3. 3. IBM, BT, Thorntons, JWT, Seagram and Girobank. We were using the old 3 lens data projectors in 1985 and in 1990 we led the field by being an early adopter of electronic imaging with the Canon Ion camera which although it stored pictures in analogue format was the forerunner of the digital cameras we see today. It was later in 1992 that we were to emulate the Unichem example through an enabling technology called Diskfax. PC technology had moved on by this time and Harvard Graphics had become the de- factor standard for presentation graphics software. The PC digital communications devices were dominated by the Hayes Smart modems that operated at a maximum speed of 9600 bits per second and required some expertise to get working reliably. The Diskfax enabling technology that transformed my business consisted of a black box with a 3.5” and 5.25” floppy disk drive, a 10MB hard disk and an in-built 9600 modem. These revolutionary devices did not require a computer and would guarantee 100% data integrity for IBM, MAC and Unix disks over a telephone line to a remote Diskfax unit. Diskfax essentially provided an instant, easy to install and use disk copying service between remote sites. It was this enabling technology that enabled me to seek out a suitable High Street Retail partner to offer a UK wide service for professional quality 35mm slides from software like Harvard Graphics, Powerpoint and Lotus Freelance. The National Presentation Network partnership with Prontaprint, SPC, BT, Softsel, Microsoft etc I chose the Prontaprint retail print/copy chain as my preferred partner because they had the largest retail network that gave me access to customers all over the UK and Eire. I offered each Prontaprint franchise a package for £1500 which include the Diskfax, Harvard Graphics, sample slides and Overhead Transparencies, installation and a half day presentation masterclass launch event they could invite customers and prospects to. At the Prontaprint annual conference when the service was first announced, I sold 70 of these packages to franchisees and within 3 months we were handing around £10,000 slide business per month. It was this combination of an enabling technology and a win-win ecosystem of partners (Prontaprint, SPC, Diskfax, Lotus, Mass Mitec, BT, Softsel and Microsoft) that brought competitive advantage and a sustainable business model in which all partners stood to gain and consequently every partner invested in marketing and developing the system. This business relationship ran successfully until data projectors became common amongst business users and Mass Mitec then shifted focus onto web and desktop video conferencing.
  4. 4. Gamification Elements – see glossary Today, I believe we are the threshold over some very important enabling technologies that are likely to create new opportunities to establish the kind of innovative win-win commercial relationships that could transform commerce. To understand the connection between “Gamification”, enabling technologies and commerce, I offer a couple of example business models based around win-win relationships and Gamification concepts. The first example is Simon Cowell’s X-Factor which is a win- win ecosystem of relationships between Simon Cowell’s Talent Management company, wannabe stars, viewers, TV networks and Telecom providers. Simon Cowell’s business challenge is to sign up the best talent and invest in promoting them in order to gain commission on their success. Without enabling technologies, his company would have to invest in acquiring and promoting the talent with all the risk and competition that involves. His use of a “Win-win” Gamification strategy means that instead of having to invest his money, he is paid to have the best talent brought to his door and promoted for him. All of the stakeholders in this ecosystem benefit from the arrangement and have incentives to sustain the model for its commercial returns on their investment.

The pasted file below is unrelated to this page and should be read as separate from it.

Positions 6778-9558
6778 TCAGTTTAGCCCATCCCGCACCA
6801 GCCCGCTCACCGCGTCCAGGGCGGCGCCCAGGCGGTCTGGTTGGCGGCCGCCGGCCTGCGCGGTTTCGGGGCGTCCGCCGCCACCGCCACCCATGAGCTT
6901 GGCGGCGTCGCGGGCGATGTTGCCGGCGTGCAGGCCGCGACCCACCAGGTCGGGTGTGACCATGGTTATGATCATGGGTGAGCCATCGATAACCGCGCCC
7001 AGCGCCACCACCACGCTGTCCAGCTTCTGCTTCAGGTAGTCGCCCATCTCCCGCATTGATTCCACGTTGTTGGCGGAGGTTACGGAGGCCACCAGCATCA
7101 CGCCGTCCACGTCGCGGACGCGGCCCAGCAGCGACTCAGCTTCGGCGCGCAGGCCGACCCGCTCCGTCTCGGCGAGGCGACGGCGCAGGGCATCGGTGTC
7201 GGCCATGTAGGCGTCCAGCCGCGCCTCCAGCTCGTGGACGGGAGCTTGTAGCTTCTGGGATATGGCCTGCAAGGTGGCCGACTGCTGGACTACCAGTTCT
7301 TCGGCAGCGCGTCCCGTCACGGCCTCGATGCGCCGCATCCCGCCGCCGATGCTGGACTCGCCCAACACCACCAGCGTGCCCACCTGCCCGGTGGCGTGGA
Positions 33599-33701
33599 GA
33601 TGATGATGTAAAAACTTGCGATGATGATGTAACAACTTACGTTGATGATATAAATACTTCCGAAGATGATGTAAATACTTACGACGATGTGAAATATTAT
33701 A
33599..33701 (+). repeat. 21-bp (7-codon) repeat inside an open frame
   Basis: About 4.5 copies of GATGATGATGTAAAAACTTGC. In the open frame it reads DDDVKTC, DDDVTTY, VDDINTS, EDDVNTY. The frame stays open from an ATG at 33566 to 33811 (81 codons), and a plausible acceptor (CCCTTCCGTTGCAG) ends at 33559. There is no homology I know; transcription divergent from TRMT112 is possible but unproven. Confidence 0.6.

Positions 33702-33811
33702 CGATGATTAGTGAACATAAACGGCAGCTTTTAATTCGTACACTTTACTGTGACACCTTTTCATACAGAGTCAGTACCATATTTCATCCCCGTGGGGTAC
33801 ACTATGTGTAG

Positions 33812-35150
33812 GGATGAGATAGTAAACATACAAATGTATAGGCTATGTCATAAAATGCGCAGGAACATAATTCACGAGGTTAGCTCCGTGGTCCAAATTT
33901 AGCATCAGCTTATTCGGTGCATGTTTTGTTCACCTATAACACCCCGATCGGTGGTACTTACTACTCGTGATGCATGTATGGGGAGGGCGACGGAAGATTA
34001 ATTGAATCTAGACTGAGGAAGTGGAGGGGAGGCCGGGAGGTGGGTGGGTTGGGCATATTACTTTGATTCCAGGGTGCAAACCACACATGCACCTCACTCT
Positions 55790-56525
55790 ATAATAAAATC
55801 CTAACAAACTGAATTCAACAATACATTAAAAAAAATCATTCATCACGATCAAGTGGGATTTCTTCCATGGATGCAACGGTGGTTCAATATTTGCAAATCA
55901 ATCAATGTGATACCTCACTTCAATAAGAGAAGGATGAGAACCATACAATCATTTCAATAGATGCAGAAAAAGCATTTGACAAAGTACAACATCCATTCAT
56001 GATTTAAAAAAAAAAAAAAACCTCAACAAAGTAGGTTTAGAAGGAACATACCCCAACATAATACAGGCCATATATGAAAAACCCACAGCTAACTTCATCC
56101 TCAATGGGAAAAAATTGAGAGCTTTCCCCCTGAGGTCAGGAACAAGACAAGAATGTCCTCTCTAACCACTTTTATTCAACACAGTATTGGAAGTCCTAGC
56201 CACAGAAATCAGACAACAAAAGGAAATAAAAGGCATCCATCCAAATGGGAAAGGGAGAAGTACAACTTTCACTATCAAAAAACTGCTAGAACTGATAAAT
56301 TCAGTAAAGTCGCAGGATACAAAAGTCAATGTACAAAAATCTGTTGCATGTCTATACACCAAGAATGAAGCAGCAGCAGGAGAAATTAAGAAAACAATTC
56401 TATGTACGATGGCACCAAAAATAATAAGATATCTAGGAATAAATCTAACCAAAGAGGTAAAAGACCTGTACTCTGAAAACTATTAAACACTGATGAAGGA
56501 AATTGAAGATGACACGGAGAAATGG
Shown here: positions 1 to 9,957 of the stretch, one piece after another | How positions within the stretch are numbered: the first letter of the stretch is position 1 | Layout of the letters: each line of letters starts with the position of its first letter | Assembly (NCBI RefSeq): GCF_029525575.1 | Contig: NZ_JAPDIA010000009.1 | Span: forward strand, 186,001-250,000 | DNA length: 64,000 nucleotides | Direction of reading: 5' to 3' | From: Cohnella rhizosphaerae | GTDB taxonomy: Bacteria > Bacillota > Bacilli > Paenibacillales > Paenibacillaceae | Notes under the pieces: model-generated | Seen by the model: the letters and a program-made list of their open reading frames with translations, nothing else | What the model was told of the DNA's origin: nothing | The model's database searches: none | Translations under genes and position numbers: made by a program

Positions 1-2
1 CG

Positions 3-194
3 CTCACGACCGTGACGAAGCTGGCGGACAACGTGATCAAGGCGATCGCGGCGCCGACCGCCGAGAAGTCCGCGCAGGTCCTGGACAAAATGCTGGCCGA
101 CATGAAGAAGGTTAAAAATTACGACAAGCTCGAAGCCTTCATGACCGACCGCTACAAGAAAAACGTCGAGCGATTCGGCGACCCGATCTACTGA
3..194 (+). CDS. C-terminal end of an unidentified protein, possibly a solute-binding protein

5. 5. The Ingenie Insurance proposition is based on Gamification and Enabling Technologies The other example is the car insurance provider Ingenie which specialises in insuring young drivers. Their Gamification strategy provides incentives for young drivers to continuously improve their driving skills and behaviours by linking the policies to the installation of a “black box” telematics device in the driver’s car. This device monitors and provides feedback to the driver and Ingenie and offers monthly discounts to drivers who drive well and therefore represent a lower risk to the company. This arrangement would not be possible without the enabling monitoring and feedback technology involved. Gamification Influencers leverage the power of Enabling Technologies used in my Case Studies See
  6. 6. All of the examples I have given of enabling technologies that delivered dramatic and rapid results within my business and those of my win-win stakeholder partners leveraged what I call Gamification Influencers to engage, attract and manage new customers on a significant scale in short timescales. The Braid Telex manager and Multimate “e-mailshots” focused on Awareness, Accessibility, Affordability, Attractiveness, Affectedness, Ambition, Appearance and Authority to establish Mass Mitec as a thought leader, pioneer and trusted provider of advanced business communication solutions. My White paper on Gamification and Enabling Technologies at provides a fuller understanding of the principles involved. Today, the Internet of Things, Big Data Analytics, Cloud computing and low cost mobile devices are all maturing rapidly and opening up a myriad of innovative solutions based around such “win-win” ecosystems of stakeholders made possible by “Measurement and Feedback” technologies that will offer the kinds of rewards and incentives that can attract and retain customers in exciting and entrepreneurial ways. IORMA’s consultancy services provide thought leadership in this sector to support the cost effective development of future commerce solutions which we can barely even yet imagine. The revolution has begun!!!!! David Wortley May 2014